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Imperial County Testifies in Sacramento About the Potential of Lithium


Imperial County Board of Supervisors Chairman, Ryan Kelley, provided a detailed testimony before the California State Assembly Joint Hearing of the Utilities and Energy Committee and Select Committee on California’s Lithium Economy on Aug. 15. This committee is chaired by Assemblymember Eduardo Garcia.

In his testimony, Kelley highlighted the geothermal and lithium development incentives, Lithium Valley Specific Plan, and Programmatic Environmental Impact Report. These efforts are just a select few of the actions taken by the Board of Supervisors in their commitment to ensure Imperial County becomes a significant player in the global lithium market.

“The Imperial County and Known Geothermal Resource Area at the Salton Sea are one of the multiple resources for geothermal energy in Imperial County. The potential for more baseload renewable power in Imperial County is well beyond what is being talked about today,” stated Chairman Kelley during his testimony, “We have been talking to battery and cathode companies, so what I feel I can say comfortably is that there will be new geothermal power generation in Imperial County, there will be mineral extraction in Imperial County. Manufacturing is an open question in my mind because there has to be policy direction and coordination now…I’m happy we’re having the conversation today, but there’s more, there’s a resource that’s here in my backyard, so let’s make use of it.”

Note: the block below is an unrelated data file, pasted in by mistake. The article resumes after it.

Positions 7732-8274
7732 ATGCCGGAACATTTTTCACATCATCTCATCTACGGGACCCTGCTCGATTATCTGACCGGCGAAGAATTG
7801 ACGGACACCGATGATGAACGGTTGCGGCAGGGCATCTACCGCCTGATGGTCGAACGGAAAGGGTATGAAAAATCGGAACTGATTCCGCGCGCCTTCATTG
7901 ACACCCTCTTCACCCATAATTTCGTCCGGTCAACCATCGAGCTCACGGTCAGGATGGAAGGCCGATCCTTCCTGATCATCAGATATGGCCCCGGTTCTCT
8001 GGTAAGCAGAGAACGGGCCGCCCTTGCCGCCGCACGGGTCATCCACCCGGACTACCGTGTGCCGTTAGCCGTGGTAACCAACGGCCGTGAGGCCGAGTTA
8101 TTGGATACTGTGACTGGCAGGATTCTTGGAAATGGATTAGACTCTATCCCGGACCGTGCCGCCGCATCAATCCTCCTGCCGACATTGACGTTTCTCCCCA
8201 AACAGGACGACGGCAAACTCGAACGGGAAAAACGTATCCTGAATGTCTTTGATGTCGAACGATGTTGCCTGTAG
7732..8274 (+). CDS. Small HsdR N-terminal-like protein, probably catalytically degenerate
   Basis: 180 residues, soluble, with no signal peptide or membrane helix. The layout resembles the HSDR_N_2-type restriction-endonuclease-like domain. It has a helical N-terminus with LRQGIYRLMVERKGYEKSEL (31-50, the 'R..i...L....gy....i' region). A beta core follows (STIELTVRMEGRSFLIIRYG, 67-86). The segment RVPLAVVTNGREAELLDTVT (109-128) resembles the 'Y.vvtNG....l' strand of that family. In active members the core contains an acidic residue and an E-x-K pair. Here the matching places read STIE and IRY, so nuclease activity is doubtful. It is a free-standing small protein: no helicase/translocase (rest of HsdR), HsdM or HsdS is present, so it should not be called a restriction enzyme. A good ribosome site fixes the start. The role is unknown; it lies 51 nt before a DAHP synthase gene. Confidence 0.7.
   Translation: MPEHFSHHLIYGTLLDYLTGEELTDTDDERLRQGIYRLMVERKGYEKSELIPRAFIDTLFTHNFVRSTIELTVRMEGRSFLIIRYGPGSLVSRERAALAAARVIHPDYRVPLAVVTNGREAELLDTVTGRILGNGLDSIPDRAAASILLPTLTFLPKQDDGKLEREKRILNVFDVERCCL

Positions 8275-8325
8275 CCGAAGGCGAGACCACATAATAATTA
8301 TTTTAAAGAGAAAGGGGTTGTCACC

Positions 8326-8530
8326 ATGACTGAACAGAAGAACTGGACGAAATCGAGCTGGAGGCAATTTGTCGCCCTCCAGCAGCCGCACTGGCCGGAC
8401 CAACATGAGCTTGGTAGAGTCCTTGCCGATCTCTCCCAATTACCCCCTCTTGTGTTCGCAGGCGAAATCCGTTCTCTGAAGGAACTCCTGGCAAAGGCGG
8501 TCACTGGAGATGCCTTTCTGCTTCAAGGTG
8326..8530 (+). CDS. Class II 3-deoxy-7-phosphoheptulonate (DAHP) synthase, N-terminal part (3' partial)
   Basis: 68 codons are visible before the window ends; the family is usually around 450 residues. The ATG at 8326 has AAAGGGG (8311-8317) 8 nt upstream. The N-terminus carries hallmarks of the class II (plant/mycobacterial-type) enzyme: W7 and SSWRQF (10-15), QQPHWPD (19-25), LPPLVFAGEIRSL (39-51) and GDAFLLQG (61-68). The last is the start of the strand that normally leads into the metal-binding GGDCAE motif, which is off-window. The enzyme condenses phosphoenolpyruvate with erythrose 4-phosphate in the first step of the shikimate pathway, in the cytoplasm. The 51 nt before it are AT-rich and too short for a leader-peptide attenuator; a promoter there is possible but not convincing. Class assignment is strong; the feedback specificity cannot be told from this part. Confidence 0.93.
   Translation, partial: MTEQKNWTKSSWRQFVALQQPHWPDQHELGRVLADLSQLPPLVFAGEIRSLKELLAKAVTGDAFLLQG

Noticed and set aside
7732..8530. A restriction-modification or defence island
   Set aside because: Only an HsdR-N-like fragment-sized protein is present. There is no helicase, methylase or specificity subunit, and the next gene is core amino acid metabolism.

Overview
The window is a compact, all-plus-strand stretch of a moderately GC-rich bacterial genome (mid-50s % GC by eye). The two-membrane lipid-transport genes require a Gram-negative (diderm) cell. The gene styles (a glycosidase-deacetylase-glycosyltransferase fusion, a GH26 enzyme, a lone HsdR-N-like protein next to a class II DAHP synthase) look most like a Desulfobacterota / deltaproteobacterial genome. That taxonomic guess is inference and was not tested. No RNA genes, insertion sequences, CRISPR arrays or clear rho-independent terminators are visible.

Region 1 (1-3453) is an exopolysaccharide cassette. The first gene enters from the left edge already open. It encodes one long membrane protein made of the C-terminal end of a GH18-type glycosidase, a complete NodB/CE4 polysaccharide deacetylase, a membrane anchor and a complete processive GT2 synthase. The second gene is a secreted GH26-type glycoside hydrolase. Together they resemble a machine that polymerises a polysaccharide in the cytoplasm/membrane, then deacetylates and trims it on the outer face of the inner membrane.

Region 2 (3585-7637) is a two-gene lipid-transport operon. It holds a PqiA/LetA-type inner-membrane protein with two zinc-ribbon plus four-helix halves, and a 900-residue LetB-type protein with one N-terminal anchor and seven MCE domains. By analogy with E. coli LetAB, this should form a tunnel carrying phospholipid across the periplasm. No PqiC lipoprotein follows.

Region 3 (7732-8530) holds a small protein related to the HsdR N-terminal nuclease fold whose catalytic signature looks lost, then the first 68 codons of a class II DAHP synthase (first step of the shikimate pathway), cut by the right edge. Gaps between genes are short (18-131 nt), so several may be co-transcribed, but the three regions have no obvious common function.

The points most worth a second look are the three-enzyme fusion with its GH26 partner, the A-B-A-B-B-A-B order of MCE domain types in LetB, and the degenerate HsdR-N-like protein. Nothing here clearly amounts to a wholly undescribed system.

Assembly members showed keen interest in Lithium Valley, asking detailed questions about environmental safeguards, potential market value, and projected timelines. The testimony signifies a decisive moment for Lithium Valley’s future and places Imperial County on the map as a burgeoning center for clean energy resources.

Jose Luis Olmedo from Comite Civico Del Valle said that there need to be investments that benefit the community since Imperial County needs them to overcome the challenges.

“Let’s invest in the technology so we can be an example for many other companies around the world,” Olmedo said. “We need that investment and environment mitigation. We have a lot of potential.”

Over the past few years, the County has been actively engaging with stakeholders, including community-based organizations, industry representatives, governmental entities, and academic professionals, in formal and informal settings, to develop a plan that will promote and facilitate economic development while addressing the needs of the community

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